Nan Golding had a difficult childhood. Besides all the arguments between her parents and siblings, her sister Barbara, who was her example and to whom she looked up to, was placed in a mental institution and committed suicide at the age of 19. Nan was only 11 years old. At the age of 13, Nan was kicked out of school and left home to live in a drag community, which she started photographed. From there her journey as a photographer started. ‘I don’t ever want to lose the real memory of anyone again’.
In a snapshot style Nan recorded her life and that of her friends. She believed in the ‘narrative of the self, the private and public exhibition we call being’. Her images show much of her community and give an intense insight in the dynamics between the people, their emotions and struggles. Nan called the drag community she lived in ‘her chosen family’. Her images reflect a life whose intimacy comes as close as a family life may be, showing a longing for what she had missed in her own childhood.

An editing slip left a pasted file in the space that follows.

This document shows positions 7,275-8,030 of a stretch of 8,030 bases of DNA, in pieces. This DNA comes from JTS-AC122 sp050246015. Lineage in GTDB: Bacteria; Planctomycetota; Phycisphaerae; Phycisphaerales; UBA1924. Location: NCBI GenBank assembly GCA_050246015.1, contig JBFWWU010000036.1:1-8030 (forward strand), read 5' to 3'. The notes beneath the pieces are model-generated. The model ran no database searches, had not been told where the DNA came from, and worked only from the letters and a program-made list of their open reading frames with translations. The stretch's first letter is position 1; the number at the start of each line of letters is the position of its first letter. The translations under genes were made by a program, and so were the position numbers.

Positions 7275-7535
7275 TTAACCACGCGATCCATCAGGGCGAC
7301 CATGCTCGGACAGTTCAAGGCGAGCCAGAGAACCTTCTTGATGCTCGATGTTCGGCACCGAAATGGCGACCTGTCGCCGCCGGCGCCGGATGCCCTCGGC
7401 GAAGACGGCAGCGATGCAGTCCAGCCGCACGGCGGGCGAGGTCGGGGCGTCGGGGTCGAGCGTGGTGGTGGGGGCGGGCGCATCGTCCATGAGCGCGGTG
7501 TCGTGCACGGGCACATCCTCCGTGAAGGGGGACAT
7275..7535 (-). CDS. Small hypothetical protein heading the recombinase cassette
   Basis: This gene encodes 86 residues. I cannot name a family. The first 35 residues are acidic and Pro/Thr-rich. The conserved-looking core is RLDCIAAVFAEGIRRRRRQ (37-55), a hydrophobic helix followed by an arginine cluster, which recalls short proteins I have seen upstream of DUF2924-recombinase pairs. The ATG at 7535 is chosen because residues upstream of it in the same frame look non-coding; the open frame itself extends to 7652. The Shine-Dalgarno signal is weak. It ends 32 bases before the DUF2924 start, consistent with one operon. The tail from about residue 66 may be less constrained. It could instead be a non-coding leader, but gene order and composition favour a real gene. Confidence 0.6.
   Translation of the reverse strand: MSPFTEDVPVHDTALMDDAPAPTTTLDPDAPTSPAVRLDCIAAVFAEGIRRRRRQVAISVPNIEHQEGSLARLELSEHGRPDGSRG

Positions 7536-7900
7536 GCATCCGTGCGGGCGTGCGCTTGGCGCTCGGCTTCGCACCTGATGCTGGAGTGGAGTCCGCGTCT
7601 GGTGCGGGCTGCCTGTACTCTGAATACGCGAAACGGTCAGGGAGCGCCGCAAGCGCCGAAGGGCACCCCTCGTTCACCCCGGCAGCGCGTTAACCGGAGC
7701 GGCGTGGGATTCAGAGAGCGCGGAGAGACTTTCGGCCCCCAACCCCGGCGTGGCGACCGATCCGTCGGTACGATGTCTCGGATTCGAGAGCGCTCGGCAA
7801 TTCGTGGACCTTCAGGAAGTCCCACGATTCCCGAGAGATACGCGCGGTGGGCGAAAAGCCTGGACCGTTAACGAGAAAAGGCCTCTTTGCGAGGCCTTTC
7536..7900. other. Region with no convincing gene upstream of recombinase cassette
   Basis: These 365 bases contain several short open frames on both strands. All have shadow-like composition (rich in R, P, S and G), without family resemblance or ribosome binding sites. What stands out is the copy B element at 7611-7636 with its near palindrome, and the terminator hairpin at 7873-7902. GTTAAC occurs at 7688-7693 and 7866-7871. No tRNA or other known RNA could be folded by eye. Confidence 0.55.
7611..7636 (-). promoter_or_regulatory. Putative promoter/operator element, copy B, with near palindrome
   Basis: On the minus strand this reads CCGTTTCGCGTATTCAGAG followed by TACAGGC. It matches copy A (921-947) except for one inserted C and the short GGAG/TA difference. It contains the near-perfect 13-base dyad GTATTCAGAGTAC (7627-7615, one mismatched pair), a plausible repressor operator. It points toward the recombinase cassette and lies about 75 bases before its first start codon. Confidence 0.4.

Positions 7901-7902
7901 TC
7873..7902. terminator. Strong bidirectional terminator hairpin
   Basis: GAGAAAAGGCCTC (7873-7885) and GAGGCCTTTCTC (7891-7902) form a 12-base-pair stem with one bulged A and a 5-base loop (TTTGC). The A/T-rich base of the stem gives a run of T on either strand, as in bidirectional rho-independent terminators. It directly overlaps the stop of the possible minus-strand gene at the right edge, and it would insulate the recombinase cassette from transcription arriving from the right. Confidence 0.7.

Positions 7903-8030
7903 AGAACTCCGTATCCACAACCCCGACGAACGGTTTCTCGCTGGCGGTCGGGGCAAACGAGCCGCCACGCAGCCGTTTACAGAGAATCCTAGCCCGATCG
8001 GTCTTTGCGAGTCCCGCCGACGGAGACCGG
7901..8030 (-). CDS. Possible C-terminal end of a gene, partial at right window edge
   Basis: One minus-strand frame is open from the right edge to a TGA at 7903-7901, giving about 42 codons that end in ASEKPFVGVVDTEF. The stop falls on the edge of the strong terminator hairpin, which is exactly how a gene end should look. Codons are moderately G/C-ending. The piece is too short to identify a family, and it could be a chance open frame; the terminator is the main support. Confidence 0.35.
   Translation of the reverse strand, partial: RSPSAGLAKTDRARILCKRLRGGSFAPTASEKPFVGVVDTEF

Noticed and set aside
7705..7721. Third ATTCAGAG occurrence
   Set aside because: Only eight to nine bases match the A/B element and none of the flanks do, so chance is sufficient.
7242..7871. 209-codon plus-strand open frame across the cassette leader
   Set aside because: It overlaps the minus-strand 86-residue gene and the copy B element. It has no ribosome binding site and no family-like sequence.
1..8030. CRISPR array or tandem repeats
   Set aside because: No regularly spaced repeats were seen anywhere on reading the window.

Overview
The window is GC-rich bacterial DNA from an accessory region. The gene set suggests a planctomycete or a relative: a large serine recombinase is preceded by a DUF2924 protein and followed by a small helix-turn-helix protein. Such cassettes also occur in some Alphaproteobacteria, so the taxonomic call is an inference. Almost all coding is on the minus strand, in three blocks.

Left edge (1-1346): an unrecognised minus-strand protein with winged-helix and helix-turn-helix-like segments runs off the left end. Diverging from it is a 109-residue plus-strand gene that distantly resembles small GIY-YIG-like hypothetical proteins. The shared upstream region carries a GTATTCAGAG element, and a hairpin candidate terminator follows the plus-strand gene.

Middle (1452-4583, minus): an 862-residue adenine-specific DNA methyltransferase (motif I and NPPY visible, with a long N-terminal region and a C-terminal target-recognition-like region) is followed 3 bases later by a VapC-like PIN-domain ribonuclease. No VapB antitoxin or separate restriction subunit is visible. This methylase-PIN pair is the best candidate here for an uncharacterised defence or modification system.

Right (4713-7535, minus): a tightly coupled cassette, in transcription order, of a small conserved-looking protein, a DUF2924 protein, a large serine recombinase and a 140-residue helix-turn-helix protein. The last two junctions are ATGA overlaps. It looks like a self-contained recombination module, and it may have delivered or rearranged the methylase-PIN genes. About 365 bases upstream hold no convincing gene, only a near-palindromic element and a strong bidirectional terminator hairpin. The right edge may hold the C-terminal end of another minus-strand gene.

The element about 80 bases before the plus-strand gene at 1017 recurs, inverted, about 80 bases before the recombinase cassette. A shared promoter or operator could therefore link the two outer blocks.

As personal and up and close Goldin’s work may be, the overall effect of her work gives you a more general, almost anthropological view on the communities she photographed and even her own life. As Arbus put it: ‘The more specific you are, the more general it will be’. It’s the details that accentuate the overall effect, showing that you can bring across a bigger story than just a snapshot of your own daily life.